SABBAl'ABIIsLA,
pntll'AttKD 11Y
Dr.J.C.AyerACo., Lowell, Mais.
Sold by all Druggists; Sl.slx bottles fcf Ifc
Fashionable Sressmaking lliurjl
MRS. DAVIDSON IS NOW FRBPAR*
ed to make dresses and execute mil-
ry in tho latest American and English
styles.
Uk»iiienuk: —Quoon-H Avenue, below
Mr. Donne's, oolite
Saleof City Reserves
-totxci—\.
rE SALE OP CITY RESERVES AND
Gardens will tuko place at the Court
House Instead of tho Council Chambers,
City of New Westminster, on Monday. 'i*in
October, at 11 o'clock In the forenoon.
By ordor,      A, J. ALPORT,
C. M. C.
City Clork's Oflico, Now Westminster,
Utlt October, 1SSI. lfiocjt
a-TO-riog.
THE PARTNERSHIP HERETOFORE
existing botween William D. Ptirdy
anil Thomas E. Henderson as Tlio and
Brick Manufacturers haB this day boen
dissolved by mutual consent. All debts
duethe late Arm aro to be paid to-Thomas
E. Henderson by whom alt liabilities will
be settled. Dated l;llb olior, IHKi.
WILLIAM D. PURDY,
lijoolm     THOMAS E. HENDERSON,
Just Opened Out
AT-
T. I Nil I HI
SM Copies Rcaslde library.
Including the Now Htylo,
Moherlson's it-Ill Series.
Vory Complete Line of
The Pons, Various SO Ies*
Mnrk Twain's Experience, 1 bit.
Job Lot of 26 cent Novels.
Richardson's piano Instructor,
Uetse's Organ Instructor.
Superb fiong Book, JI,
Song Folio, $1.
T. R. PEARSON & CO.,
Hooks, Htntloiiury, and Music, Columbia
stroet, Now Westminster,
Newton A. Wliite,
Importer aud Dealer In
Men's, Youths', Boys'
and Children's
CLOTHING
GENTLEMEN'S
Furnishing Goods,
HATS I CAPS,
Rubber Clothing
UMBRELLAS, ETC.
»THE BEST ASSORTMENT
-OF-
ENTIRELY NEW OOODS
IN THB OITY.
COLUMBIA STREET
Opposite Rank of British Columbia.
oelSto
NOTIOE.
MAIE OF 1.AND ON MAINE ISLAND.
XTOTICE IS HEREBY GIVEN, THAT
111 the vacant portion ot the cast half of
Section twelve, Mayne Island, will be offered for solo at public auction nt the upset
prico of 82.50 por acre, at the Lands and
Works Ofllce, Victoria, at 12 o'clook noon
on Friday, 7th November noxt.
WM. SMITHE,
Chief Com. of Lands A Works.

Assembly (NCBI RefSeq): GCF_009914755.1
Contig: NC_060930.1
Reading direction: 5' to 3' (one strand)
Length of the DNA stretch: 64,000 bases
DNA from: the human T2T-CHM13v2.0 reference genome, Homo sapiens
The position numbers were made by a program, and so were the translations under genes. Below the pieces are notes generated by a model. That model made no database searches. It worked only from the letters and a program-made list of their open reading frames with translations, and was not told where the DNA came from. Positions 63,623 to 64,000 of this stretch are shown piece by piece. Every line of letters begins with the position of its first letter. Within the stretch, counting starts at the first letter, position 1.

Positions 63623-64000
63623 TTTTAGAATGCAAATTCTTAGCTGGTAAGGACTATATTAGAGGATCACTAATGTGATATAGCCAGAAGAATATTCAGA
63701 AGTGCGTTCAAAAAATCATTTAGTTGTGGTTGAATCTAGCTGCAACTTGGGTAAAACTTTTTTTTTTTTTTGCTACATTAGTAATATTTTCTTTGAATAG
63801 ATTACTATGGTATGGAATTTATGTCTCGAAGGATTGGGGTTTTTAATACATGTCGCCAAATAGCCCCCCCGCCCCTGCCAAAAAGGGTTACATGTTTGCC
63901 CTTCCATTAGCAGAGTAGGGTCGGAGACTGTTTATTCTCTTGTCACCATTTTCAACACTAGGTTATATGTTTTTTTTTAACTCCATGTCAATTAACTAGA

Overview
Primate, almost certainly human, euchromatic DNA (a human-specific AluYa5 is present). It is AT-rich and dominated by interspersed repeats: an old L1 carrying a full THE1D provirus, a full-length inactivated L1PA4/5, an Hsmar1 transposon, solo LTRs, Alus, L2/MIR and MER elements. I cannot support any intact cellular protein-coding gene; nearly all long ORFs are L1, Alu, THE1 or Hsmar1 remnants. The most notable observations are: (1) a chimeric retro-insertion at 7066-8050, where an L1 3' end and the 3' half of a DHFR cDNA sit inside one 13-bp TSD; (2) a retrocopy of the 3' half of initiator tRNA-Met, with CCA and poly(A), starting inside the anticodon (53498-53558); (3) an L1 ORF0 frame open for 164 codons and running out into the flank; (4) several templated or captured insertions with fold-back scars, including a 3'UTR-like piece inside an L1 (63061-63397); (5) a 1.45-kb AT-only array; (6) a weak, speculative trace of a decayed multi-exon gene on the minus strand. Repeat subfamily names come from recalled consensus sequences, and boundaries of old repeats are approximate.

Lands and Works Department, Victoria,
B. C. Uth October, 1684. oclfitd
NOTICE,
THURSDAY, THE Oiu NOVEMBER
having been set apurl and appointed
bylllsExecllonoy tliu Governor General
In Council us n day of General Thanksgiving throughout the Dominion, tho public oftlees will be closed on that. day.
By Command.
JNO. ROBSON,
Provincial Secretary.
Provincial Secretary's Office, oth October, 1881, , ■    lSt>c2t
FjUMWIITER
GOODS
JUST HECEIVKD DY
JAMES
Ellard & Co.
20 CASES
OF NEW AND FASHIONABLE
DRYG00DS
CONSISTING OK
DRESS GOODS,
In all the latest sfcylea and shinies,
comprising Cashmere, Frenoh Foi-
iols, Faney Cheeks, Striped Homespuns, kc,
A large stock of BUTTONS and TRIMMINGS to match all Dress Ooods.
Mantalasse, Soldi and Brocaded
CLOAKINGS,
A splendid stook.
Ladies' k .Gents' Gingham, Alpaca k Silk
UMBRELLAS,
;'. ,     .Jh all sizes,
Whito, Scwlet, Ony, Navy, Fink, Ha.
nion, Cardinal, Striped (t Chocked
FLANNELS,
In all prices.
Ladles'  Knitted
SHAWLS,
In all shades.
Children's Knitted
Jackets, Hoods, &c,
A fine assortment.
Ladies' and Children's
, unuauiniuiuuiuiHuiii
In endless variety,
A large stoek of Men's and Boys'
CLOTHING
A full line of
GENTS' FURNISHINGS
NECKTIES, COLLARS, BRACES,
ke., ko,, in all the latest stylos,
JAMES ELLARD & GO.
LONDON HOUSE,
(oolite)
TERMINUS
Livery and Stage Stables I
COLUMBIA STREET,
Footot Donglus,    NEW WISTHINsTKK.
.   WM. B. TOWWEMDi' PROPRIETOR.
1J KliM, % II Line omingcs lo Port Mono*).
Special extra Ulgs when required.
Saddle Horses and Buggies for hire.
General Teaming promptly attended to.
600 CORDS OF FIRE WOOD FOR SALE.
Orders loft at tlie London Market will
bo promptly (Hied. oc8Io
Next Eweii's Cannery,
Columbia Street,   New Westminster.
SPEIRS & BEATON,
MACHINISTS AND GENERAL BLACKSMITHS,